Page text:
MLS has been expanding at a clip that I think is way too fast. Next year, Atlanta United and Minnesota United jump in to grow the league to 22 teams. A year later, the league will try to shoehorn a second franchise in LA again. David Beckham has supposedly been promised an expansion franchise for playing here. He wants it in Miami. That’s 24.

MLS envisions 28 teams eventually in the fold. Keep in mind how stupid this is: the English Premier League, arguably the elite league in the world, has only 20 teams. Serie A in Italy has the same. Bundesliga in Germany has 18.

That leaves four slots left with groups in Tampa, Fla.; Charlotte, N.C.; Cincinnati; Detroit; Nashville; Raleigh-Durham, N.C.; Sacramento; St. Louis; San Antonio and San Diego wanting in.

San Diego would, in normal circumstances, be a wise choice. To be frank, I still believe the city should’ve gotten the second Los Angeles team. The rivalry would have been amazing. San Diego would have drawn fans not just from the area, but neighboring Mexico. The Galaxy are to MLS what the Dallas Cowboys are to the NFL.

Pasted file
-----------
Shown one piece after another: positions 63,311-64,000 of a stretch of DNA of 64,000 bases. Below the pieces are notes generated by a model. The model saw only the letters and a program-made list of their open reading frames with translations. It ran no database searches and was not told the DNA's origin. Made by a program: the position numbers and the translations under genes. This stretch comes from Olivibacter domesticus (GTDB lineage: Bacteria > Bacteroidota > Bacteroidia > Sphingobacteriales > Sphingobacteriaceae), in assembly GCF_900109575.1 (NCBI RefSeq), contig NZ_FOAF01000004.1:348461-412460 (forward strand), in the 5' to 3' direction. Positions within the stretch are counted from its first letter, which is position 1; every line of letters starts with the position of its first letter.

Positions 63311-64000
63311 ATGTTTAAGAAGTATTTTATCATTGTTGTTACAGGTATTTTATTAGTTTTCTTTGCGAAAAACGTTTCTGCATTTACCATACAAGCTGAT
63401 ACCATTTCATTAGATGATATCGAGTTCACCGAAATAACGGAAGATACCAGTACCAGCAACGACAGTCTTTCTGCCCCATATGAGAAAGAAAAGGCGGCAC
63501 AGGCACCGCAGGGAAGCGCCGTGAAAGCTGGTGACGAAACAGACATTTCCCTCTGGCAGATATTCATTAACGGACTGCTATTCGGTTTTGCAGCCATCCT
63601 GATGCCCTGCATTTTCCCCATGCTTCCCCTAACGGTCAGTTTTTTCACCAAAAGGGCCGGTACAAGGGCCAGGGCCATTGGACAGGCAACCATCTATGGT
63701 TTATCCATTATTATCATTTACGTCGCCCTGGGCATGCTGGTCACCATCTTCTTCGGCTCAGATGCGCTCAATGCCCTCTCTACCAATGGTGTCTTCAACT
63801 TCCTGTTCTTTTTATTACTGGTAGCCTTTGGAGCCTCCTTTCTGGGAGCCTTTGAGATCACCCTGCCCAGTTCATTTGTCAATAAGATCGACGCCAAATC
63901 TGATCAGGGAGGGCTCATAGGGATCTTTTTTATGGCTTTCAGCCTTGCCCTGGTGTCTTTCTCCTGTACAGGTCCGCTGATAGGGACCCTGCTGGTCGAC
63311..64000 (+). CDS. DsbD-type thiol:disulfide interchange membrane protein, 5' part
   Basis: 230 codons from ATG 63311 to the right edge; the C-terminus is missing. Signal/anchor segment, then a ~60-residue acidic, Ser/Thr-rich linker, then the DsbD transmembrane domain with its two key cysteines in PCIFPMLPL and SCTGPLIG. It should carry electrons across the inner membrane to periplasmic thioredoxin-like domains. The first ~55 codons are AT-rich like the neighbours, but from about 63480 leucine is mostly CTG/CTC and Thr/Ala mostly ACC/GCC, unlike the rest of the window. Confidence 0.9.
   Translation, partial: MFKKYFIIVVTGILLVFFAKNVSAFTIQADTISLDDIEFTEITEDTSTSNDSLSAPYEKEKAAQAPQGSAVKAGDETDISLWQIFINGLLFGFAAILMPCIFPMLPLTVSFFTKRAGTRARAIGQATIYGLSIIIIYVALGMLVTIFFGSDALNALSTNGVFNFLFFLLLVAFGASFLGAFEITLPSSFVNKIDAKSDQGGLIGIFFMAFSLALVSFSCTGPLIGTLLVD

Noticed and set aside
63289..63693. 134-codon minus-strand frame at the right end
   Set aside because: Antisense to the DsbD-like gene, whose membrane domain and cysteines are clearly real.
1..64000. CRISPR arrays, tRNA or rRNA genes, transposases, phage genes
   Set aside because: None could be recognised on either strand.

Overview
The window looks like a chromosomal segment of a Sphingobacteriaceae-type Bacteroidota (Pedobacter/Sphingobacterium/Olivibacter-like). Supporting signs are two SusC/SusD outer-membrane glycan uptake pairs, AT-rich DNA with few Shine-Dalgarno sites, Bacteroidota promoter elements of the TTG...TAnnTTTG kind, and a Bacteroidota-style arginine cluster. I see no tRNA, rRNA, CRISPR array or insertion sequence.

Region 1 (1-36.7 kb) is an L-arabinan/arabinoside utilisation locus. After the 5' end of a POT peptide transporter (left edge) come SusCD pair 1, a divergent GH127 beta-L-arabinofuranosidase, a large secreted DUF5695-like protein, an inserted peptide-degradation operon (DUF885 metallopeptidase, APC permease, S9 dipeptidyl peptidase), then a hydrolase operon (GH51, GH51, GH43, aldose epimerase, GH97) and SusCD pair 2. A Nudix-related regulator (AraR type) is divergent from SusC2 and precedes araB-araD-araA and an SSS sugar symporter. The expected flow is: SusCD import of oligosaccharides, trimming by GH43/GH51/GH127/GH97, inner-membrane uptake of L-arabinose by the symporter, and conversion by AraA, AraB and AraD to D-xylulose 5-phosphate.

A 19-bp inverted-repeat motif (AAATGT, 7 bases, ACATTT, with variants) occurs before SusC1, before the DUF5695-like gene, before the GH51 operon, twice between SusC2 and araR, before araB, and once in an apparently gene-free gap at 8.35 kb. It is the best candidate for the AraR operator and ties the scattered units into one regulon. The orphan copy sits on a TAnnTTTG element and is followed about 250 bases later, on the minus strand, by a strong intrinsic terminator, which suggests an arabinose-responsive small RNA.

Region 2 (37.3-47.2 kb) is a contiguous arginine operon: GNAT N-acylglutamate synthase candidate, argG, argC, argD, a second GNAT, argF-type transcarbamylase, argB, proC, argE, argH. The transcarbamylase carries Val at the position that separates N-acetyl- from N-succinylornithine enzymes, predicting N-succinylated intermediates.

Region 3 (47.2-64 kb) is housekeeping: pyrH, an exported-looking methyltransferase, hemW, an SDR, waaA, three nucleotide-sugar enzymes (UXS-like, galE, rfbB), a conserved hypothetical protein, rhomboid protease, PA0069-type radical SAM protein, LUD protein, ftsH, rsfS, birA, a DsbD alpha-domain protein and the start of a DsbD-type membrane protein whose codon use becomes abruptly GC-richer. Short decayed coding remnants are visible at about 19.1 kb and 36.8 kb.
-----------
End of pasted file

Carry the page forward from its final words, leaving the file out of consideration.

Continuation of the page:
It’s not happening.

I don’t see California getting five teams, and Sacramento Republic FC already leads the lower-division United Soccer League in attendance with plans for a larger stadium in place if MLS OKs their plans.

The league has been wowed by the fan base for Orlando City SC, which makes the Tampa Bay Rowdies bid intriguing. And obviously I’ve no way to give a first-hand account, but a lower-division team in Cincinnati is averaging about 18,000 fans per game.

San Diego, meanwhile, has a reputation — a well-deserved one — but it’s not enough compared with the ticket stubs that these other cities can provide. According to a recent article in the San Diego Union-Tribune, the hearty souls who want a team will have to pony up a $150 million franchise fee and build a $250 million soccer specific stadium before 2020. MLS, as it turns out, won’t settle for Qualcomm Stadium any more than the Chargers will.

Or even better, somebody at MLS will come to his senses and say “Wait a minute, we’re going to have eight more teams than the best league on earth,” and stop expanding before it reaches 28.

The upshot is this: Major League Soccer has made more than its share of idiotic decisions, but they are decisions the league will have to live with. It’s nothing personal. It’s just stupidity. For professional soccer, San Diego is the right place at the wrong time.

There has to be more from the Galaxy